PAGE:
CAMERON HIGHLANDS, Nov 28 — Despite it being the year-end school holiday season, there are fewer tourists enjoying the cool environment of Cameron Highlands.
Equatorial Cameron Highlands general manager Patrick Tee told The Malay Mail that rooms were empty as worried travellers cancelled their bookings in fear of disasters such as the recent Bertam Valley mudslide which claimed four lives and left more than 100 houses and vehicles destroyed.
“Even though Bertam Valley is quite a distance from Brinchang, people think the entire highlands is affected,” he said, adding that room bookings and occupancy dropped by as much as 30 per cent.
It is believed this is the worst peak season ever for the largest hotel in Cameron Highlands, which opened its doors in 1996.
Rosa Passadena and Casa De La Rosa Hotel managing director Datuk Yee Shan Konsaid the drop in tourists could be attributed to newspaper reports and images of the Bertam Valley mudslide.
“People are imagining that every part of Cameron Highlands is at risk of such disaster, and they don’t like finding themselves in the middle of it,” said Yee, whose hotels had seen sales plummet by more than 50 per cent for the holiday season.
Hotel bookings also dropped by half compared to the same period last year at Heritage Hotel in Tanah Rata, another major resort in Cameron Highlands.
“It’s supposed to be the peak season now and yet the occupancy rate is less compared to the fasting month, which is the low season for the hospitality sector,” said Jenny Bausoch, the hotel’s general manager.
Bala Holiday Chalet supervisor R. Loganathan said there were only five confirmed bookings this month out of 38 rooms at the English colonial-style resort.
Wan Saleh Ismail, operator of budget hostel TJ Lodge in Tanah Rata, urged the authorities to tackle the problem of over-development in Cameron Highlands once and for all.
“Over-development is causing mudslides and landslides here,” he said.
Kasimani’s Strawberry Farm owner K. Selvam said the sight of barren hillslopes was disconcerting for tourists as they travelled through Cameron Highlands.
“I’m not against development but it is taking place all over Cameron Highlands.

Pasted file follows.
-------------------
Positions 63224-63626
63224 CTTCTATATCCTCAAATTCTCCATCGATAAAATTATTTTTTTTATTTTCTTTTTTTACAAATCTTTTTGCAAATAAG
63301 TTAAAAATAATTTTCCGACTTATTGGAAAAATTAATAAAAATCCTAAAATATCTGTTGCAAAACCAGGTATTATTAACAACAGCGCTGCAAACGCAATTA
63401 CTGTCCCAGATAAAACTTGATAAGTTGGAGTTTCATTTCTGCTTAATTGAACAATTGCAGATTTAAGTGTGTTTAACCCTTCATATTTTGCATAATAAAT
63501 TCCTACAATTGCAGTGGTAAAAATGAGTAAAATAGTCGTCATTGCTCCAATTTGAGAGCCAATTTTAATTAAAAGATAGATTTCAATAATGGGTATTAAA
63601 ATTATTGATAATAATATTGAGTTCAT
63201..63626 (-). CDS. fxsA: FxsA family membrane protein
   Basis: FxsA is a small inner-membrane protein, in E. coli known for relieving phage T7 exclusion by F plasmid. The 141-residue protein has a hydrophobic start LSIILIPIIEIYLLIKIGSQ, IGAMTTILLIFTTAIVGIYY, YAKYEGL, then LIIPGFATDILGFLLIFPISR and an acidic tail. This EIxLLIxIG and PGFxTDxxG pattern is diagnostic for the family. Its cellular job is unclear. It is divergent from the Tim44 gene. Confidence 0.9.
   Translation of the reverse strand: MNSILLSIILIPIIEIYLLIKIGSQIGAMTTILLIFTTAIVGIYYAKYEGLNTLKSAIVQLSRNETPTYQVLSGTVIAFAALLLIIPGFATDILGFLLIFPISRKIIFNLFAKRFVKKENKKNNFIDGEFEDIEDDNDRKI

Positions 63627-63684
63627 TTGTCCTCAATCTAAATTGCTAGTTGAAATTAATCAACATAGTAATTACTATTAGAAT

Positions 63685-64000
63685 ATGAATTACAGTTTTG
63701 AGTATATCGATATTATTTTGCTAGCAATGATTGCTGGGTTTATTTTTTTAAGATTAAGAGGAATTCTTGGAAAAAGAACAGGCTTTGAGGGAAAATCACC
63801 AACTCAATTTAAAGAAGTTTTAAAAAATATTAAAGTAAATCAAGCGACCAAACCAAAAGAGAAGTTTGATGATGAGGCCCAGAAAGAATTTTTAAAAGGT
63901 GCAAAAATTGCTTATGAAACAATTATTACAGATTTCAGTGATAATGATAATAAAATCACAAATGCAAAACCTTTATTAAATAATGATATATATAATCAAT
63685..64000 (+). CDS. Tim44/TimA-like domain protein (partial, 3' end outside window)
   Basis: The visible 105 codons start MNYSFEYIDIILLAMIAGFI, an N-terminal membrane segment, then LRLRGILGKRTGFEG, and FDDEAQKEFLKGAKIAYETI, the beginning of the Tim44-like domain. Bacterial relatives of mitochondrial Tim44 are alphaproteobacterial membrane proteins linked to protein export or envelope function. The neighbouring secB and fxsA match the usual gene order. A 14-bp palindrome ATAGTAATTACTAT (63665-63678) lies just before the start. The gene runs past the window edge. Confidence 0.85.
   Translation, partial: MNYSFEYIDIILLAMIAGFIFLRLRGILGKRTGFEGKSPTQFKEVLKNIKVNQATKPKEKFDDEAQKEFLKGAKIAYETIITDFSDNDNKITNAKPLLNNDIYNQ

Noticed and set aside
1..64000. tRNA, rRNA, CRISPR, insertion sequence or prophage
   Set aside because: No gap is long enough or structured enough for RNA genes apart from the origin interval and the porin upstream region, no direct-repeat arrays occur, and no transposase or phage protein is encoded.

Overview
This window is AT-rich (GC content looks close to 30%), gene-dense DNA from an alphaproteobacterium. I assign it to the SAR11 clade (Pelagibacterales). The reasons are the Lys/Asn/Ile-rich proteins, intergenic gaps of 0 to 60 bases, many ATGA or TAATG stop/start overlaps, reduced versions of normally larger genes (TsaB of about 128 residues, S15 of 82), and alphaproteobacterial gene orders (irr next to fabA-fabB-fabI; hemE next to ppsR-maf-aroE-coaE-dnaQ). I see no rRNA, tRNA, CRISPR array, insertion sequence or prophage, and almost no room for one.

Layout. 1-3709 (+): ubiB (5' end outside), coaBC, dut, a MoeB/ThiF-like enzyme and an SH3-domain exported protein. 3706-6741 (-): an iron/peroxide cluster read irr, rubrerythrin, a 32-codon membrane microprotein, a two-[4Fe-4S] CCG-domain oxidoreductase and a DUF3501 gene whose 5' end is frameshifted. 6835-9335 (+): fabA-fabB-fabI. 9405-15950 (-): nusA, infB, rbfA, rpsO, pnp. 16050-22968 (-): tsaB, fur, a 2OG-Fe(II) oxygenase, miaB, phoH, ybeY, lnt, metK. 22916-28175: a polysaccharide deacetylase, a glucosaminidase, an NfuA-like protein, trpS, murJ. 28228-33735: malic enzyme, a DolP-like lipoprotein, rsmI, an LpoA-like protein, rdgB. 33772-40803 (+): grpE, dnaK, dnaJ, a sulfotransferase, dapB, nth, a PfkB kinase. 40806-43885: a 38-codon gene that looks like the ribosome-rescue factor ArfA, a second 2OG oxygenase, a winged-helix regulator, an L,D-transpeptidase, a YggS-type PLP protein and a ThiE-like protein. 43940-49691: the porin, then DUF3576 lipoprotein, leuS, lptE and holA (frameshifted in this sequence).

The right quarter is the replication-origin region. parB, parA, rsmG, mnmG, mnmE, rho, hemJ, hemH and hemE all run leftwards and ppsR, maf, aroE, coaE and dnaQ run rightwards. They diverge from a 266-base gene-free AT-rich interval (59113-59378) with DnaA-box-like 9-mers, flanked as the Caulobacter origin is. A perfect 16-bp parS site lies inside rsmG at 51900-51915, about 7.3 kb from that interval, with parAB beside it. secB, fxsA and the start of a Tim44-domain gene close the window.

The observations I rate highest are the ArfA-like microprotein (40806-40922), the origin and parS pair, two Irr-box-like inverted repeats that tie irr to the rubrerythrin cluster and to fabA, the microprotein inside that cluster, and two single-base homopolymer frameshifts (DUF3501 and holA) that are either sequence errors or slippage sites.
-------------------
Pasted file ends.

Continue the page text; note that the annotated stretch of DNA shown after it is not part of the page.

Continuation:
“You can’t blame visitors for assuming that landslides can happen anytime anywhere,” he said.
Siva Das, founder of website CameronHighlands.com, which provides travel information to visitors, said the drop in tourists was also affecting other businesses, including restaurants.
“While major tourist areas are safe, we advise people to be careful as it is the rainy season,” said Siva, who also advised visitors to take the Simpang Pulai route which is safer than the old Tapah-Ringlet road.
Century Pines Resort general manager Shri Shailendran urged the authorities, especially the Tourism Ministry, to reassure the public.
“They must issue official statements to the media concerning the safety of major tourist areas in Cameron Highlands,” he said, adding that the situation was expected to improve slightly next month.
Pahang Tourism and Culture Committee chairman Datuk Mohd Sharkar Shamsuddin said any holiday destination that experienced a disaster was bound to have fewer visitors for a span of time.
Citing an example, he said New York experienced an initial drop in international travel immediately after the terror attacks on Sept 11, 2001, as travellers opted for other destinations.
“Cameron Highlands is safe as a holiday destination, and the state government will embark on more promotional activities to help promote it as one of Malaysia’s top tourist destinations,” he said.
Cameron Highlands district council secretary Mazlan Mohamed Isa also gave the assurance that all tourist destinations — Tringkap, Kea Farm, Brinchang, Tanah Rata and Habu — are safe.